Search results for: today in apple history

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I Am Rich
The I Am Rich app could be yours for the bargain price of $999.99.
Photo: Ste Smith/Cult of Mac

Today in Apple history: It’s time to ‘Think different’

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Think-Different
And just like that, a catchy slogan turns into an earworm.
Image: Apple

August 8: Today in Apple history: Steve Jobs introduces new Apple new slogan, Think different August 8, 1997: At Macworld Expo, Steve Jobs introduces the world to Apple’s new slogan, “Think different.” The catchy marketing reassures fans that Apple is exiting its mid-1990s dark age and once again making products customers will love.

It’s the beginning of Apple’s most iconic advertising campaign since the original “1984” Macintosh ad.

Today in Apple history: Original Mac Pro packs serious Intel power

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Mac Pro
The original Mac Pro took productivity to new levels.
Photo: Apple

August 7: Today in Apple history: Original Mac Pro packs serious Intel power August 7, 2006: Apple unleashes the Mac Pro, a high-end desktop computer that complete’s the company’s transition to Intel processors.

Built for computation-heavy tasks like 3D rendering and professional audio and video editing, the quad-core, 64-bit Mac Pro serves as a replacement for the Power Mac G5 (from which it borrows its aluminum “cheese grater” design).

Today in Apple history: Microsoft throws Apple a $150 million lifeline

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Bill Gates
Bill Gates looking like the cat that got the cream.
Photo: Apple

August 6: Today in Apple history: Microsoft investment helps save Apple from doom August 6, 1997: In one of the most famous moments in Apple history, Steve Jobs reveals that Microsoft invested $150 million in its rival.

Although often presented as an inexplicable gesture of good faith on the part of Microsoft boss Bill Gates, the cash infusion into Apple actually benefits both companies.

Today in Apple history: Beginning of the end for clone Macs

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Power Computing clone Macs sounded like a good idea at first.
Clone Macs sounded like a good idea at first.
Photo: Antnik

August 5: Today in Apple history: Beginning of the end for Power Computing Mac clones August 5, 1997: Apple gets into a standoff with Power Computing, a maker of Macintosh clones. It marks the beginning of the end for Apple’s mid-’90s strategy of licensing the Mac operating system.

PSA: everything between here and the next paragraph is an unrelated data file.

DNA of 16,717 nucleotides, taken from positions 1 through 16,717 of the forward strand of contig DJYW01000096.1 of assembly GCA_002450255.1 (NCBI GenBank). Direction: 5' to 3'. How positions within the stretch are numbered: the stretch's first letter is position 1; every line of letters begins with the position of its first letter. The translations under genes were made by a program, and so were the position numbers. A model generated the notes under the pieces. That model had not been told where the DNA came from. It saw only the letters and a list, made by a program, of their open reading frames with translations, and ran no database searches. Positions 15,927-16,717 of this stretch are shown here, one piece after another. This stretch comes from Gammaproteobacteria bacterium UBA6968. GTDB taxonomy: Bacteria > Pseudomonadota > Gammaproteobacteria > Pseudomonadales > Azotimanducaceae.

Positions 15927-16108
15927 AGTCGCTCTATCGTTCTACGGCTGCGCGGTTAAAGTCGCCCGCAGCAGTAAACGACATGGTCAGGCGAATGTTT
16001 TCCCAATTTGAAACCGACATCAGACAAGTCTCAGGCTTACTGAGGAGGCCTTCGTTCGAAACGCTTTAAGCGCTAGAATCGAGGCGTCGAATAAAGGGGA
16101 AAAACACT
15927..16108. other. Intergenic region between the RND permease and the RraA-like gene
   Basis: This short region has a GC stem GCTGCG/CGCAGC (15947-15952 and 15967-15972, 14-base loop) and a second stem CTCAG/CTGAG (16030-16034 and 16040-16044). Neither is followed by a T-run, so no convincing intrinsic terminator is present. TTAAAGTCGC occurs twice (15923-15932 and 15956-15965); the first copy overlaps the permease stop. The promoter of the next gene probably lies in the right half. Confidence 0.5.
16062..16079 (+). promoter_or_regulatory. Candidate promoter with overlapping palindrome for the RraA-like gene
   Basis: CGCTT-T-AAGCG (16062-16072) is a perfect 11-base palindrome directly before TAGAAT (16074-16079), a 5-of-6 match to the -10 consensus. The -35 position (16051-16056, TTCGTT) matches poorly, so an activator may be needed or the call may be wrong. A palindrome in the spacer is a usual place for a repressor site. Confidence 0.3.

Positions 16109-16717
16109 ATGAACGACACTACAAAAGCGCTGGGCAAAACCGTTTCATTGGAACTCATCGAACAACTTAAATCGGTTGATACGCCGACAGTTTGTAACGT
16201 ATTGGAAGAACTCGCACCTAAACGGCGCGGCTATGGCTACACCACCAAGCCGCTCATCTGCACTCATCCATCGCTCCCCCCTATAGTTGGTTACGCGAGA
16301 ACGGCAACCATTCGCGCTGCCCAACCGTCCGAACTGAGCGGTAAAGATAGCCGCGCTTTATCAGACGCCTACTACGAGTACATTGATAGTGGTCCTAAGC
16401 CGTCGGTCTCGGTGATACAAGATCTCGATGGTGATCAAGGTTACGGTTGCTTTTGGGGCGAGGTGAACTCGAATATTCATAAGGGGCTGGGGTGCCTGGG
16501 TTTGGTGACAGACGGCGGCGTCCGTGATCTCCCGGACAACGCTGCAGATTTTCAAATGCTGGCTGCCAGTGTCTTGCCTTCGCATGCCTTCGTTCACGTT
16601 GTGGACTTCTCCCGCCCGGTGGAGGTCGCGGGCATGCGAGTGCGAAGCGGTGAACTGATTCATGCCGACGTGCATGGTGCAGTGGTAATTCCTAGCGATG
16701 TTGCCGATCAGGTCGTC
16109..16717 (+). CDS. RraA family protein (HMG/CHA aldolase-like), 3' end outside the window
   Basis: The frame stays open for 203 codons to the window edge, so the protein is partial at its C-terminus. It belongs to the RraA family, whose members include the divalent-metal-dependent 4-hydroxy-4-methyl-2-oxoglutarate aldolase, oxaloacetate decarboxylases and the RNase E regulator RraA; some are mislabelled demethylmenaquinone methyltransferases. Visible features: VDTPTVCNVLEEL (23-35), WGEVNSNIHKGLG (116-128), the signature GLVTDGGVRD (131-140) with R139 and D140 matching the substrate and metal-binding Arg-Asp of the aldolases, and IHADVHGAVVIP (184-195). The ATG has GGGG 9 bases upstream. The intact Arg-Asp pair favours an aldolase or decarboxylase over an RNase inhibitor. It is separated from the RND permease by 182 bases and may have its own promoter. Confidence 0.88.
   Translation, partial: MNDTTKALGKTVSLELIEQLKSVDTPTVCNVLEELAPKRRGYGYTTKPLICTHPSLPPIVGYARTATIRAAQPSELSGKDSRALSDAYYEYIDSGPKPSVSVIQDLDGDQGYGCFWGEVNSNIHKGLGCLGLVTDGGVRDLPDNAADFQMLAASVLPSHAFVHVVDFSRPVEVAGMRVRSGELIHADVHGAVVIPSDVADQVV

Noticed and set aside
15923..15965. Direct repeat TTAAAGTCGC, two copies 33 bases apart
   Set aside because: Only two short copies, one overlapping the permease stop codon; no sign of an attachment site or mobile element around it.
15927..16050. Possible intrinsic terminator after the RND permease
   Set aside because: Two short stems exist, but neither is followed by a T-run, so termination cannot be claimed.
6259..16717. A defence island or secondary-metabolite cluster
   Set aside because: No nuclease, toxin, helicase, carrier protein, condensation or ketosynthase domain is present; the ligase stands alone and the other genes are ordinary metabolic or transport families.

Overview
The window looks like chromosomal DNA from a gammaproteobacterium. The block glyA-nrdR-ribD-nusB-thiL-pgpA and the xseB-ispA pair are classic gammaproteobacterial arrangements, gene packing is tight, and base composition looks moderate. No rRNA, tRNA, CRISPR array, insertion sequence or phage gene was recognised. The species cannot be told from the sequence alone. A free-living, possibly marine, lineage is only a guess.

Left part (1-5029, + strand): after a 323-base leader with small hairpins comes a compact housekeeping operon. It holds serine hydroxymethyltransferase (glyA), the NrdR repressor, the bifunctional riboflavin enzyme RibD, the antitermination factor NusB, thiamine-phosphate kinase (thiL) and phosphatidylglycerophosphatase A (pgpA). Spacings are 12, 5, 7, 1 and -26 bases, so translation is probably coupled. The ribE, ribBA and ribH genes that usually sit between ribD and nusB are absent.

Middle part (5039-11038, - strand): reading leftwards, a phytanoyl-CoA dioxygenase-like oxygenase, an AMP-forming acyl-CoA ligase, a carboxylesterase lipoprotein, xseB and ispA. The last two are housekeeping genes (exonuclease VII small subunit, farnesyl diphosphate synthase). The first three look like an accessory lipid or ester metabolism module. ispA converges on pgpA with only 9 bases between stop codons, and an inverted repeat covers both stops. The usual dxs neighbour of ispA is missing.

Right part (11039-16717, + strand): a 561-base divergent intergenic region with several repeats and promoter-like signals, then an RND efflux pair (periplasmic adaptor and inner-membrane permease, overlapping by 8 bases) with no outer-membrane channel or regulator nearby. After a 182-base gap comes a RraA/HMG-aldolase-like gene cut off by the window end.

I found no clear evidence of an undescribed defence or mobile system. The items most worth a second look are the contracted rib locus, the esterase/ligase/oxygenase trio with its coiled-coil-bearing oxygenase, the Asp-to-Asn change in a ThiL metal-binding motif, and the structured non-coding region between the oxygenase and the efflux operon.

“If the [Mac] platform goes closed, it is over,” predicts Power Computing CEO Joel J. Kocher of Apple’s strategy. “[It’s] total destruction. The kiss of death.” Of course, things don’t turn out exactly like that…

Today in Apple history: Steve Jobs acknowledges MobileMe failure

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MobileMepic
MobileMe was the failed precursor to iCloud.
Photo: Apple

August 4: Today in Apple history: Steve Jobs acknowledges MobileMe failure August 4, 2008: Steve Jobs owns up to mistakes in launching MobileMe, spinning Apple’s bungled cloud service rollout as a learning opportunity.

“It was a mistake to launch MobileMe at the same time as iPhone 3G, iPhone 2.0 software and the App Store,” Jobs writes in an email to Apple employees. “We all had more than enough to do, and MobileMe could have been delayed without consequence.”

Today in Apple history: Newton MessagePad inspires mobile revolution

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The Newton MessagePad looks gigantic next to an iPhone.
The Newton MessagePad looks gigantic next to an iPhone.
Photo: Blake Patterson/Wikipedia CC

August 2: Today in Apple history: Newton MessagePad launch inspires mobile revolution August 2, 1993: Apple debuts the MessagePad, the first product in its Newton line of handheld personal digital assistants.

The most unfairly maligned product in Apple history, the Newton is a revolutionary device. It predates Apple’s push toward app-based mobile devices 14 years later. Often dismissed as a failure, the Newton ranks near the top of the list of Apple’s most influential creations.

Today in Apple history: Macintosh SE gets supersized storage

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The Mac SE FDHD was a mouthful to say -- but what a computer!
The Mac SE FDHD was a mouthful to say -- but what a computer!
Photo: Vetronic's Apple World

August 1: Today in Apple history: Macintosh SE gets supersized storage August 1, 1989: Apple gives the Macintosh SE a storage bump, courtesy of the new SuperDrive. Capable of handling high-density floppy discs, the drive offers an astonishing 1.4MB of storage.

In terms of portable storage, it’s a big step up for most Mac owners. The HD floppy disks compare very favorably to the 400KB Single Side Double Density (SSDD) disks and 800KB Double Side Double Density (DDSD) disks in use at the time.

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